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Bailey v. Bly

NOVEMBER 1, 1967.




Appeal from the Circuit Court of Sangamon County; the Hon. WILLIAM H. CHAMBERLAIN, Judge, presiding. Affirmed.


The plaintiff, Ruth Bailey, suffered personal injuries when she fell down the steps from the front porch of a house owned by her brother, Cleo Bly, and his wife, Vola Bly. Cleo's son, Jerold, lived next door to his parents and owned a dog that was known by the name of Lady. Plaintiff fell from the porch as a result of tripping over Lady who was lying in her path as she sought to exit from the house, across the porch and down the stairs. At the time of the event, the plaintiff was carrying a suitcase together with some clothing draped over the suitcase.

Plaintiff sued Cleo and Vola Bly and Jerold Bly. In each case, the action was predicated upon the applicability of chapter 8, section 12d, Ill Rev Stats 1965, which provides as follows:

"If a dog, without provocation, attacks or injures any person who is peaceably conducting himself in any place where he may lawfully be, the owner of the dog is liable in damages to the person so attacked or injured to the full amount of the injury sustained. The term `owner' includes any person harboring or keeping a dog. The term `dog' includes both male and female of the canine species."

The allegations of the complaint were that Cleo and Vola were harborers or keepers of a dog which injured her and that Jerold was its owner. The theory of her action is that the dog statute imposes absolute liability on all of the defendants. Each of the defendants filed motions for summary judgment supported by filing in the trial court of the deposition of the plaintiff. The plaintiff filed a motion for summary judgment on the issue of liability.

The trial court granted each of the defendant's motions for summary judgment, entered judgment accordingly, and this appeal is from that order. So far as here relevant, the deposition of the plaintiff establishes that the plaintiff was leaving the home of the defendants Cleo and Vola Bly, her arms were outstretched, and she was holding a suitcase in a flat position and had one suit and two dresses over the suitcase. She started to exit from the door of the house onto the porch and the dog Lady was lying at the door against the screen. She commanded Lady to move, which she did. As abstracted, the deposition of the plaintiff continues:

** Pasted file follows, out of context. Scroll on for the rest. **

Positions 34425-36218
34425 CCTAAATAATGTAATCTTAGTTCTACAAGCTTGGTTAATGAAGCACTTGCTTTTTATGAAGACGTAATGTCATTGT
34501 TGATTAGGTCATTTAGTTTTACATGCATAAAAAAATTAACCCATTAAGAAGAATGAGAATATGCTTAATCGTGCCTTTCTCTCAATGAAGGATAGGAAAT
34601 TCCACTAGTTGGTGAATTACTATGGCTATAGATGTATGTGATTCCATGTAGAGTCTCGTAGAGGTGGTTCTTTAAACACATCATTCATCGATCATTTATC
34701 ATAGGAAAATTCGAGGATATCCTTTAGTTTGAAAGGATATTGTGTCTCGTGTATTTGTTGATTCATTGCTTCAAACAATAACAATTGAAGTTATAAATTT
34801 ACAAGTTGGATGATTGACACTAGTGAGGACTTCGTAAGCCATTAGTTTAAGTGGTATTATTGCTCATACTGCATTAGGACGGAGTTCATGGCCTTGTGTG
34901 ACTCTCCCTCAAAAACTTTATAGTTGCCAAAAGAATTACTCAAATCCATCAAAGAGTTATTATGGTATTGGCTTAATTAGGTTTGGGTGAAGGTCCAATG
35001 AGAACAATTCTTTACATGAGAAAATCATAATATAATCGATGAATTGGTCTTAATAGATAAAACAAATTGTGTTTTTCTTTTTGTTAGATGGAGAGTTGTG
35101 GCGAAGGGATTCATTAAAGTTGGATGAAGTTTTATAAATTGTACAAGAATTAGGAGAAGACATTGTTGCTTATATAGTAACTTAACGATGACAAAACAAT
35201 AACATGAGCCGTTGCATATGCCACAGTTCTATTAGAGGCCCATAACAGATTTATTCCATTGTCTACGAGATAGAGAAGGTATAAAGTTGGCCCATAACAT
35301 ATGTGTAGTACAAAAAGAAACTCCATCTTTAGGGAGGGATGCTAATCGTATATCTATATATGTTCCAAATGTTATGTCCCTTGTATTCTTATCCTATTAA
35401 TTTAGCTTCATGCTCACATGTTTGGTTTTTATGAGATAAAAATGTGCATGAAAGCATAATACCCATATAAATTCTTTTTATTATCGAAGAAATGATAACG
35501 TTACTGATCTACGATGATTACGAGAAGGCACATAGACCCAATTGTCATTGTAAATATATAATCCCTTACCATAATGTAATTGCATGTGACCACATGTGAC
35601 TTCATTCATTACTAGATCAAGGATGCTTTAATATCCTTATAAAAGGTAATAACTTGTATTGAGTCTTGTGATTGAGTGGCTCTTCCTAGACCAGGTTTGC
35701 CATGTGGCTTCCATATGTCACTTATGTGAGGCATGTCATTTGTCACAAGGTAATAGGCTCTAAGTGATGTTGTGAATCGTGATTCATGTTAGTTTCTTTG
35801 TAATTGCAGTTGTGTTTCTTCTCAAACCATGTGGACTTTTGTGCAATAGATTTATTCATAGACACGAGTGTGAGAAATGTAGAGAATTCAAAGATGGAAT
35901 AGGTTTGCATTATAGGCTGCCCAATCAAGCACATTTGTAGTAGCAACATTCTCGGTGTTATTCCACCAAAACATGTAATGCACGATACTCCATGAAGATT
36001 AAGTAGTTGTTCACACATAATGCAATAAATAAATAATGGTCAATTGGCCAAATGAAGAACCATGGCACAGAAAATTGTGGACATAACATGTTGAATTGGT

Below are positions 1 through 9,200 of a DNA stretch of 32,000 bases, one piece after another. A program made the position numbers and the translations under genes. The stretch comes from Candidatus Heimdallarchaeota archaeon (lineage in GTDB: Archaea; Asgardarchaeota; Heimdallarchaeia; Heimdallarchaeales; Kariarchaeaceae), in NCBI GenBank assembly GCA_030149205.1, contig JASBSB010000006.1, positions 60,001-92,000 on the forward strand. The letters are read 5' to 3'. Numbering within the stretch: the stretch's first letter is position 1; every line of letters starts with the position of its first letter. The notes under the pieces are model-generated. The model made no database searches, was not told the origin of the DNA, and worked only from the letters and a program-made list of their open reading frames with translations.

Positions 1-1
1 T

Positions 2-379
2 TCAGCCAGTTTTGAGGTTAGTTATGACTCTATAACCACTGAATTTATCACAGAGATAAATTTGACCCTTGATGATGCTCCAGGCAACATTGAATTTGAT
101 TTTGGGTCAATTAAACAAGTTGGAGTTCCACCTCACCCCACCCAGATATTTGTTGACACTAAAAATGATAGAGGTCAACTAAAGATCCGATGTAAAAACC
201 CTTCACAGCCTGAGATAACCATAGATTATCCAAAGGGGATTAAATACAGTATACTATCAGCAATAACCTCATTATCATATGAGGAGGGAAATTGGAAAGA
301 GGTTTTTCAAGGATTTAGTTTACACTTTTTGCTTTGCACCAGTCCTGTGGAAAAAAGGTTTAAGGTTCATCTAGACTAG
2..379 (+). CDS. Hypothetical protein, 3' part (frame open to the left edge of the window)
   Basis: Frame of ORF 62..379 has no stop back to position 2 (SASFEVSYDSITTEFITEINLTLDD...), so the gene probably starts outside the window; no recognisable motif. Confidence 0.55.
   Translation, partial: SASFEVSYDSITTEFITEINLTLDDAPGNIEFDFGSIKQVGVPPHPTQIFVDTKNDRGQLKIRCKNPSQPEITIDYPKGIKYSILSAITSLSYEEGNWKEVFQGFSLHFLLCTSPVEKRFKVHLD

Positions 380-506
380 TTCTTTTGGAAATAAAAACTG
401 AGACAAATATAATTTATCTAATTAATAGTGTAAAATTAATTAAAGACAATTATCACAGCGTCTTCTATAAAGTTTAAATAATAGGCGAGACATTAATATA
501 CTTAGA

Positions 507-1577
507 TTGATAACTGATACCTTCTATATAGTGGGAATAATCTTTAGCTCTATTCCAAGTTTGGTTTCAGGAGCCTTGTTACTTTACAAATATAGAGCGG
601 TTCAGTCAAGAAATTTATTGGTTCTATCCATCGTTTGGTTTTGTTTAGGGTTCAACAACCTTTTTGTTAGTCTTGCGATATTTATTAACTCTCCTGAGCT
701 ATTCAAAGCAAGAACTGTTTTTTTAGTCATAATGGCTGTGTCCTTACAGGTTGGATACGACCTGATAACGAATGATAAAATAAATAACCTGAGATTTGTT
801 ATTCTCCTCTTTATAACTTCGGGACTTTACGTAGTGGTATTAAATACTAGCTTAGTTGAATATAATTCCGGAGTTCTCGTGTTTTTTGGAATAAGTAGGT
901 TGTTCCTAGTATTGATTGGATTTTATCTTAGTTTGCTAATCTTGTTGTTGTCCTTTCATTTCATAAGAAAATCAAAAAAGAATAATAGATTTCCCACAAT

"I presumed she had moved off the porch but she had not. She had moved to the step which was three or four steps away and layed down. I did not see the dog laying on the top step before I tripped over it. I had no occasion to look down until I got to the steps, and as I assumed `Lady' would get off the porch, I walked to the steps and tripped over `Lady.' I tripped over her and threw my arms out and I fell to the pavement on the drive-way. I walked into the side or back of the dog, I don't know whether I hit the side or the back, she's a big dog and she just piles down about anywhere, and at the time I was walking I was still cradling the suitcase. . . ."

The trial court, in granting the motion for summary judgment, determined that the plaintiff was not attacked or injured by the dog in question and therefore the dog statute as above quoted was not applicable, and further found that Cleo Bly and Vola Bly were not harborers or keepers of the dog at the time of the occurrence alleged in the complaint.

The dog statute creates a right of action unlike the common law remedy, and in order to recover under the statute it is unnecessary to prove negligence, at least as to the owner. It is enough to show an attack or injury by a dog without provocation. Beckert v. Risberg, 33 Ill.2d 44, 210 N.E.2d 207 (1965). Plaintiff places primary reliance upon McEvoy v. Brown, 17 Ill. App.2d 470, 150 N.E.2d 652 (3rd Dist 1958), in which case recovery was allowed for a 72-year-old woman who fell when a dog ran between her legs. In that case, the language of the statute is discussed and the rules of construction are discussed. Great reliance is placed upon the fact that the statutory language relates to liability when the dog attacks or injures. The court concluded that the legislature intended the disjunctive and intended to create two liabilities, (1) when the animal injures a person who is peaceably conducting himself in a place he may lawfully be or (2) if the animal attacks a person under such circumstances. In the McEvoy case, the dog involved was a puppy and there was no evidence of vicious propensities.

The McEvoy case is readily distinguishable from this case in that here there is no overt act, vicious or otherwise, attributable to the dog that caused the injury to the plaintiff. Here the dog is not engaged in an attack and is not causing an injury which in any way relates to the fact of being a dog. On the contrary, the dog in this case, as shown by the deposition of the plaintiff, was an inert or passive force so far as it concerns the injuries of the plaintiff. We will not impute to the legislature an imposition of liability, absolute in all respects, when there is no factual or reasonable basis for such liability other than as a pure penalty for dog ownership.

That which is missing in this case is behavior or activity on the part of the dog which caused the injury to the plaintiff, although in reaching this conclusion we necessarily agree with the plaintiff that the statute is not necessarily limited to providing a remedy when a dog physically attacks a victim.

Having reached the conclusion that there is no attack or injury here within the meaning of the dog statute, it is unnecessary to determine whether or not Cleo and Vola Bly were harborers or keepers of the dog as those terms are used in the statute.

The action of the circuit court of Sangamon County in granting the defendants' motions for summary judgment was ...

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